A multiple regression analysis on the annual data set indicates that average and maximum depth of the snowpack in the Snowy Mountains depends significantly on precipitation and minimum temperatures (multiple r 2= 0.43, p <0.001), and to a lesser extent on humidity and the SOI index (Table 3). However, the length of the snow period can be explained by the trends in air humidity and average temperatures only (multiple r 2 = 0.25, p = 0.004), both of which are strongly correlated with atmospheric CO2 (p < 0.001, r = 0.84 for absolute humidity and r = 0.56 for average temperature). The inclusion of solar irradiance in the subset for 1990–2011 only changed the outcome of the length of the snow period, which can be mostly explained by the SOI index (multiple r 2 = 0.18, p = 0.046). It should be noted that the SOI index is significantly correlated (p = 0.014) with precipitation (r = 0.34) and average temperatures (r = -0.35).

Similar results were obtained with the multiple regression analysis performed on the winter data set (Table 3). Once again, precipitation is the main factor that explains the average and maximum depth of the snow pack (p <0.001), with temperatures and humidity playing a secondary role (p range 0.016 to >0.05). In the winter data set, the length of the snow period is explained by precipitation and the SOI index only. Multiple regression coefficients are in the same range as the annual data set, i.e. r 2 = 0.25–0.50. Inclusion of solar irradiance data in the subset for 1990–2011 produced different regression equations for the snowpack depth because some climatic variables were excluded due to multicollinearity. Thus, whilst the average depth of the snowpack is explained only by the precipitation trend, the maximum depth is better explained by precipitation and CO2 combined (r 2 = 0.41, p = 0.007). Finally, the snow period can be successfully described by a combination of most factors (multiple r 2 = 0.50, p = 0.035), including solar irradiance instead of CO2.

Spectral analyses of the annual precipitation and snowpack depth indicate that neither of these variables showed any periodic pattern. Annual values for the SOI did not have periodicity either, with all variations of the autocorrelation factor falling within the 95% confidence intervals ( -0.17, 0.17). As it is known, sunspots follow a sinusoidal pattern of 10.8 years per cycle (Cole, 1973), but the spectral analysis of 263 years showed also a second cycle every 83 years.


Temporal changes in snow cover and weather variables in the Snowy Mountains since 1954. Black straight lines are the trends as determined by linear regression on the annual data (see also Table 1). For each parameter, the mean values of 4 weather stations above 1700 m are shown. (A) Maximum depth of snowpack at Spencers Creek and length of the annual snow-covered period. (B) Total annual and seasonal precipitation. (C) Annual maxima, minima, and average air temperatures. (D) Annual absolute humidity in the air.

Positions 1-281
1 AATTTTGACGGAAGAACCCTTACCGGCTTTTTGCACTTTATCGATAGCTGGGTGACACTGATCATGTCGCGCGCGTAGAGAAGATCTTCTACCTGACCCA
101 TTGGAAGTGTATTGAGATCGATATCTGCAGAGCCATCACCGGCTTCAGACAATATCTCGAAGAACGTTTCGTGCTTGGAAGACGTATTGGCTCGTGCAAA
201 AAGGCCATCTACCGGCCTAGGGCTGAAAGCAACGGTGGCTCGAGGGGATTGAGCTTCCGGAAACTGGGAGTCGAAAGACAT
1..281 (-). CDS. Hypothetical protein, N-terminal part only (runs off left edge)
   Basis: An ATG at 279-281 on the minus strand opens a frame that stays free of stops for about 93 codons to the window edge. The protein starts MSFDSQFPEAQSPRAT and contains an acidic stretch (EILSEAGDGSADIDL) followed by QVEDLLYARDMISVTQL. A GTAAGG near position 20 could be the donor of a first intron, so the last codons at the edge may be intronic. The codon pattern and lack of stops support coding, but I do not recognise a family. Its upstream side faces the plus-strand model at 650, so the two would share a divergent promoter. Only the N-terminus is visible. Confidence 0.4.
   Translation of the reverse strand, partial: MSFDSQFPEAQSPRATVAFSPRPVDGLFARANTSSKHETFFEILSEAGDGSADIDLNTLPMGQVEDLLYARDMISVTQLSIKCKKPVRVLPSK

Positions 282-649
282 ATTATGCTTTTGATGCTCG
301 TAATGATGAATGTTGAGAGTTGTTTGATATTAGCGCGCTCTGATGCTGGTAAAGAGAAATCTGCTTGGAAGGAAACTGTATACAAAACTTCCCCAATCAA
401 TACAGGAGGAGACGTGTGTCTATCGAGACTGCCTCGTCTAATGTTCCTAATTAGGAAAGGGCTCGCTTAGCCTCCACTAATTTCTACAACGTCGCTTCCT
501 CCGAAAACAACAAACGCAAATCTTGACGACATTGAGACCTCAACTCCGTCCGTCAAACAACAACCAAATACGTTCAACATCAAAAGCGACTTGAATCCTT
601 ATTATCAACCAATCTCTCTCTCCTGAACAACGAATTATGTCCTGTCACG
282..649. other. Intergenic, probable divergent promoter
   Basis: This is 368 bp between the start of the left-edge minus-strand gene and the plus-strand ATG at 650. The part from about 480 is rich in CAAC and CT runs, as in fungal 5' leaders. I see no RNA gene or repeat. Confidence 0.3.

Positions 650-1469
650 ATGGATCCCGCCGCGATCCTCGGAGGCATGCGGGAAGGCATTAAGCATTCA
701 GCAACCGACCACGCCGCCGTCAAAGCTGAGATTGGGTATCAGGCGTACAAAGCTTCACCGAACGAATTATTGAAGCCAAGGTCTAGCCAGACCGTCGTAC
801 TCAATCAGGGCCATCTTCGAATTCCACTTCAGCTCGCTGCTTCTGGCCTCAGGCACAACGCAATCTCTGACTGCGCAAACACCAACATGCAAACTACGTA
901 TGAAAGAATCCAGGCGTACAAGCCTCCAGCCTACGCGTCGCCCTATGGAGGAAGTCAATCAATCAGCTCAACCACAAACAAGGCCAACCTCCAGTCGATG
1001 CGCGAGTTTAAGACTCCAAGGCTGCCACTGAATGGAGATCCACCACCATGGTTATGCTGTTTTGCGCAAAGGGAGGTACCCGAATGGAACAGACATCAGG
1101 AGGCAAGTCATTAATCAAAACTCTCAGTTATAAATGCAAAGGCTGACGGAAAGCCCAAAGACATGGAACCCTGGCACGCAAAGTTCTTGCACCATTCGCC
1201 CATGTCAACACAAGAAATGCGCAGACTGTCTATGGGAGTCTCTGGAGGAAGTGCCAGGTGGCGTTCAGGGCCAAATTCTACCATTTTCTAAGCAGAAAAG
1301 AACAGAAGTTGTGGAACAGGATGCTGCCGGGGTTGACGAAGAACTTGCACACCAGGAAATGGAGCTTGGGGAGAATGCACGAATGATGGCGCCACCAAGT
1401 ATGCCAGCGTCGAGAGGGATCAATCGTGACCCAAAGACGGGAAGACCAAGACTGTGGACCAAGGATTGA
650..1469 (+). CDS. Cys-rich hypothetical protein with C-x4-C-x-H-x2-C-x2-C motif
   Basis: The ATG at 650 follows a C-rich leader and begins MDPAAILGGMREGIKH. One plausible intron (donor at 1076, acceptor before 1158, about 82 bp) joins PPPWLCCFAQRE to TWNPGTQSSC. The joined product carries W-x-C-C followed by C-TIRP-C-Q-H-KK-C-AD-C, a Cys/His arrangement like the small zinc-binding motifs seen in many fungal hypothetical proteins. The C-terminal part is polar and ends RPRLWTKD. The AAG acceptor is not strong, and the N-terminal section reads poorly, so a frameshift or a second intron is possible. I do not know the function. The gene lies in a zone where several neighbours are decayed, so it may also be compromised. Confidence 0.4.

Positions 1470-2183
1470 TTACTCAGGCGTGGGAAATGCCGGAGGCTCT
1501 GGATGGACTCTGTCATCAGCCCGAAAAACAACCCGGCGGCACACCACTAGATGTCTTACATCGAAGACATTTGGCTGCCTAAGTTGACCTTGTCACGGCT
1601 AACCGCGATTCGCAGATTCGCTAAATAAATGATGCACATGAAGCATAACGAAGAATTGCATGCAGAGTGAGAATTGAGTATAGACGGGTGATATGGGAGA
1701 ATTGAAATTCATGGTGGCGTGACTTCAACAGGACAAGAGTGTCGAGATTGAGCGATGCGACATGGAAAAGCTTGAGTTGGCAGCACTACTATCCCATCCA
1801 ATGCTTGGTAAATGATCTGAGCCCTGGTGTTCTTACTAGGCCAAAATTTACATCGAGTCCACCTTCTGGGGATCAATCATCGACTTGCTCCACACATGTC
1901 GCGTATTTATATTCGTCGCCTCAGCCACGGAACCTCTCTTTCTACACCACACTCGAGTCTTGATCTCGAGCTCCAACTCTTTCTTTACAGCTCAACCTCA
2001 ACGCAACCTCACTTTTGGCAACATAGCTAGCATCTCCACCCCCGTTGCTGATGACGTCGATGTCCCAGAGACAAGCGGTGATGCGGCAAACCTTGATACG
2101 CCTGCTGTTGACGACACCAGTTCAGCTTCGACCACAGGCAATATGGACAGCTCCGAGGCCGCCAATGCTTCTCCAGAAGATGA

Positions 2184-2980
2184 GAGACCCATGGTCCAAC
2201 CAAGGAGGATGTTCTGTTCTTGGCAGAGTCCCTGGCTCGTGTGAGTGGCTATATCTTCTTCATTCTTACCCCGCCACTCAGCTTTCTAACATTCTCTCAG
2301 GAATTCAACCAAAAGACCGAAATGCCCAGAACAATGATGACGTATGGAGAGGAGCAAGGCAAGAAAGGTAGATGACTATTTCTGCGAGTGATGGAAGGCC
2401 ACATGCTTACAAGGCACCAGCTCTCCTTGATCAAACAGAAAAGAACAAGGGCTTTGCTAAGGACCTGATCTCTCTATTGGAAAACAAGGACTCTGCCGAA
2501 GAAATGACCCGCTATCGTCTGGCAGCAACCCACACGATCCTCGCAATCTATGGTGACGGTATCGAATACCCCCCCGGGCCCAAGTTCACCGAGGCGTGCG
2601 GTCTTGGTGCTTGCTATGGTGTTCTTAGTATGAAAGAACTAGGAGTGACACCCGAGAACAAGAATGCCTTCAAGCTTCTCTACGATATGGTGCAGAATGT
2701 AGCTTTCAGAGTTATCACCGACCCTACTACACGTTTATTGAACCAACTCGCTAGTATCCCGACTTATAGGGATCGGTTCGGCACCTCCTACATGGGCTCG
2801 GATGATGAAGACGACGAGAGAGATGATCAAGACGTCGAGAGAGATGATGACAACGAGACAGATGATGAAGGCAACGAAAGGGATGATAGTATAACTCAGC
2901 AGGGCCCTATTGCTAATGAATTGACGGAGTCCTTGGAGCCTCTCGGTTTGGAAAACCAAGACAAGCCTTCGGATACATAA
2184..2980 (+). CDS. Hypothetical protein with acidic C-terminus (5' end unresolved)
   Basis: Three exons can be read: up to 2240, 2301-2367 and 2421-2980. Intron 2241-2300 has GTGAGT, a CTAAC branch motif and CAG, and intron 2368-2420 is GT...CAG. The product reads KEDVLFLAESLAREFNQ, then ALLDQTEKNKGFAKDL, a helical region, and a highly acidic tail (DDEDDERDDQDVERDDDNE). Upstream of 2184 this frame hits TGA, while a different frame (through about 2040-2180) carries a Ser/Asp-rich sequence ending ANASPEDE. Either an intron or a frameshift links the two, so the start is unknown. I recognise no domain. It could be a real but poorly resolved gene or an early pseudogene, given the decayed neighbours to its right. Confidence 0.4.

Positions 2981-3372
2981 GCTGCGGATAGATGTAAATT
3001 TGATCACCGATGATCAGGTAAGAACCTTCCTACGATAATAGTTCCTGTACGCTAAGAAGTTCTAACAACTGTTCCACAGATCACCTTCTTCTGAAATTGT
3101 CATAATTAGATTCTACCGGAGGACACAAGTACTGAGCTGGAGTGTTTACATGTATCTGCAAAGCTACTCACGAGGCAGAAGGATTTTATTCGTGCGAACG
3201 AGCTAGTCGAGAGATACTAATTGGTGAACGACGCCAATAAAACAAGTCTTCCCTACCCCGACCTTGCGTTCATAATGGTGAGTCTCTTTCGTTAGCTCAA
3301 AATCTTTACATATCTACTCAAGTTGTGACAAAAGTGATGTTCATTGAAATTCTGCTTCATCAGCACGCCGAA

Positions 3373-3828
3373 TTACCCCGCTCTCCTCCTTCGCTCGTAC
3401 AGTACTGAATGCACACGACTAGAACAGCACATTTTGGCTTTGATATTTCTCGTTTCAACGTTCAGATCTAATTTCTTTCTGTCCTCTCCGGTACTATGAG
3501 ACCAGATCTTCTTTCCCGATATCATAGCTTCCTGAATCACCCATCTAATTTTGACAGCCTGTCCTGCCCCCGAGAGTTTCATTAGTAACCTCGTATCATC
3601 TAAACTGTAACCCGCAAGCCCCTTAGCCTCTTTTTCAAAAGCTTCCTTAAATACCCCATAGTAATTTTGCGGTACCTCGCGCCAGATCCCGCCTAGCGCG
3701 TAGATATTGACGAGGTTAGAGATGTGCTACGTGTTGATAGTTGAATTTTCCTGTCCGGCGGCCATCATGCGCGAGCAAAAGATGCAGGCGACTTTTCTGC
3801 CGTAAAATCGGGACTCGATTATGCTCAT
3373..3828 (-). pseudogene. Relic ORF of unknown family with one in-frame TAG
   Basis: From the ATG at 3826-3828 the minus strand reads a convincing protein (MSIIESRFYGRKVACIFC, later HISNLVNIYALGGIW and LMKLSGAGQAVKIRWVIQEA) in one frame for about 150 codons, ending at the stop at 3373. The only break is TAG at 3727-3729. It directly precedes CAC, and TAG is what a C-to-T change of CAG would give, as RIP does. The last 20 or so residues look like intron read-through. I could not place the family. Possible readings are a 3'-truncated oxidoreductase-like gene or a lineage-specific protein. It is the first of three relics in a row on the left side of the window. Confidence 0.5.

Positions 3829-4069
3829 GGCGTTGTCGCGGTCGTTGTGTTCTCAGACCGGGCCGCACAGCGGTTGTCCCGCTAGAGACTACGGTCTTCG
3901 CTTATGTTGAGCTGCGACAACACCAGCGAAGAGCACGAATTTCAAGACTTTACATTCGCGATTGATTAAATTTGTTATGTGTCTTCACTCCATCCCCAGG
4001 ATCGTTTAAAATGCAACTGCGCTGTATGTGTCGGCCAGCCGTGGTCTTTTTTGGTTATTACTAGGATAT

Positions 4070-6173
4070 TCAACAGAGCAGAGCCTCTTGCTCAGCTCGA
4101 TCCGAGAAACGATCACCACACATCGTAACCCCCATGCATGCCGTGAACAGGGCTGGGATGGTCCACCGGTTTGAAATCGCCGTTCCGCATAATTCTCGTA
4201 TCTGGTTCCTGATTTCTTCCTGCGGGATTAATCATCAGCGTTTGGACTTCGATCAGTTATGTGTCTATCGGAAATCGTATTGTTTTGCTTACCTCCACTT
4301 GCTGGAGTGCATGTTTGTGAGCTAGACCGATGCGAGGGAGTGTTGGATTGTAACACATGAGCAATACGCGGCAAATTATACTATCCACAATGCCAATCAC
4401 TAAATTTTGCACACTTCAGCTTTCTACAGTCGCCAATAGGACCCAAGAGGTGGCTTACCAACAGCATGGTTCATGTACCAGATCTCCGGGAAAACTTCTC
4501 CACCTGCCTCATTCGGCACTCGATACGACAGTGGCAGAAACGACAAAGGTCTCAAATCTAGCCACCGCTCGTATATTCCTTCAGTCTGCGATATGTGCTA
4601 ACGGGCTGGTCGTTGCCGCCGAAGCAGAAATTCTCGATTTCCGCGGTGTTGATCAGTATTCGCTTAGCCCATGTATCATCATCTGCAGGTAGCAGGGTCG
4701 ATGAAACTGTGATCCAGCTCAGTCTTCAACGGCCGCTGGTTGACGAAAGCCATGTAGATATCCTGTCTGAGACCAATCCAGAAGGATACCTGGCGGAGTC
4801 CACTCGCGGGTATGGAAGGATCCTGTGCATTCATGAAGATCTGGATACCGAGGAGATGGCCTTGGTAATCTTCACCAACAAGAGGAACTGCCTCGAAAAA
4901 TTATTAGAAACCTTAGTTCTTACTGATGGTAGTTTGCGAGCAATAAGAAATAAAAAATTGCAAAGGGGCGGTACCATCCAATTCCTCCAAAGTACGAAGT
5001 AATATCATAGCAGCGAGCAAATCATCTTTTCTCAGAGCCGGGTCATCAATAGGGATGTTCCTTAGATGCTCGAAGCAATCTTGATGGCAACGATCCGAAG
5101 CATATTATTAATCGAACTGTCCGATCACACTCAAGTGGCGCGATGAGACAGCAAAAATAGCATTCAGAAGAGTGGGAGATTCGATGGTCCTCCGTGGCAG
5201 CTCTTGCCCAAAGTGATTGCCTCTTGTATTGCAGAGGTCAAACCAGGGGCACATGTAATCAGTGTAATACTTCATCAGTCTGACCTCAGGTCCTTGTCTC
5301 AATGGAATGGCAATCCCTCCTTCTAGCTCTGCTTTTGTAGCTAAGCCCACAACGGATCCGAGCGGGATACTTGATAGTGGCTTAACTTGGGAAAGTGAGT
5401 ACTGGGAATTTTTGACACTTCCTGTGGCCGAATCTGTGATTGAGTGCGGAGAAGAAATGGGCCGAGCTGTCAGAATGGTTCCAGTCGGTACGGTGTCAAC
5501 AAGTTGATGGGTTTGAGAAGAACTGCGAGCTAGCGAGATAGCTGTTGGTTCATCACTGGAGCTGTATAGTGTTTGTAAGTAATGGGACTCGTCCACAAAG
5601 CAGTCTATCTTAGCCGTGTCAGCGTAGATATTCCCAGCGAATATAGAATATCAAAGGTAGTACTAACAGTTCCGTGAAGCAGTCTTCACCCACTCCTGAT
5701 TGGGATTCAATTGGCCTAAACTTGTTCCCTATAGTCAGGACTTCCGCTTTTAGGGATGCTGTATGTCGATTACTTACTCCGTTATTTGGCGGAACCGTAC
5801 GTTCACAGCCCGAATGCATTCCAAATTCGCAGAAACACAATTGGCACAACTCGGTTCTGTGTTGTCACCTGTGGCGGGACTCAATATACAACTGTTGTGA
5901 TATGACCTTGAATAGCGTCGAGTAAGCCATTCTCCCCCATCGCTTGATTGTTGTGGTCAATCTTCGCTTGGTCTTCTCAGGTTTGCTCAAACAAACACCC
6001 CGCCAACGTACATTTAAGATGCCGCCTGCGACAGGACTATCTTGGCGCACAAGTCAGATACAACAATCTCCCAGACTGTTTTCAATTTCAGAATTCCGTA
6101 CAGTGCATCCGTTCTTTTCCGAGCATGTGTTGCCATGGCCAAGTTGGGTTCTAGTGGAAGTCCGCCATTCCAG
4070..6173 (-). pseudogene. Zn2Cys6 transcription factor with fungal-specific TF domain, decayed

Apart from the two weather variables (precipitation and temperature) responsible for these changes, the snow data gathered so far correlates well (Table 2) with three other factors: (1) There is a significant inverse correlation (r = -0.32, p = 0.019) between the atmospheric CO2 concentrations over the past 54 years and the duration of the snow period at Spencers Creek. (2) Maximum and average depth of snow are also inversely correlated (r = -0.45, p = 0.035 for maximum, and r = -0.42, p = 0.049 for average snow depth) to the surface solar irradiance in the region (average of 4 stations; see Methods) during the past 22 years (January 1990 to December 2011), as shown in Figure 3. (3) Snow depth fluctuations, which spectral analysis reveals do not follow any periodic pattern, appear to have a significant correlation with the average number of sunspots per half a cycle (r = 0.72, p = 0.008 for maximum, and r = 0.71, p = 0.010 for average snow depth), as shown in Figure 4. Data for the periods of solar maxima and minima are presented in Table 4.

The amount of precipitation, and consequently, snow during the winter season, depends on the alternating cycle of El Niño (warm and dry) and La Niña (cool and wet) events, which can partly be described by the SOI (r = 0.34; Fig. 5), while its declining trend is correlated with the increase in CO2 concentrations in the atmosphere (r = 0.29, p = 0.035). On the other hand, the duration of the annual snow period seems to be directly related to the air temperature (Tables 2 and 3), which is mainly caused by the concentration of atmospheric CO2 (r = 0.56, p < 0.001), although the SOI cycle may influence the trends (Fig. 6, part b).


Correlation coefficients between snow variables and weather, atmospheric, and astronomical factors.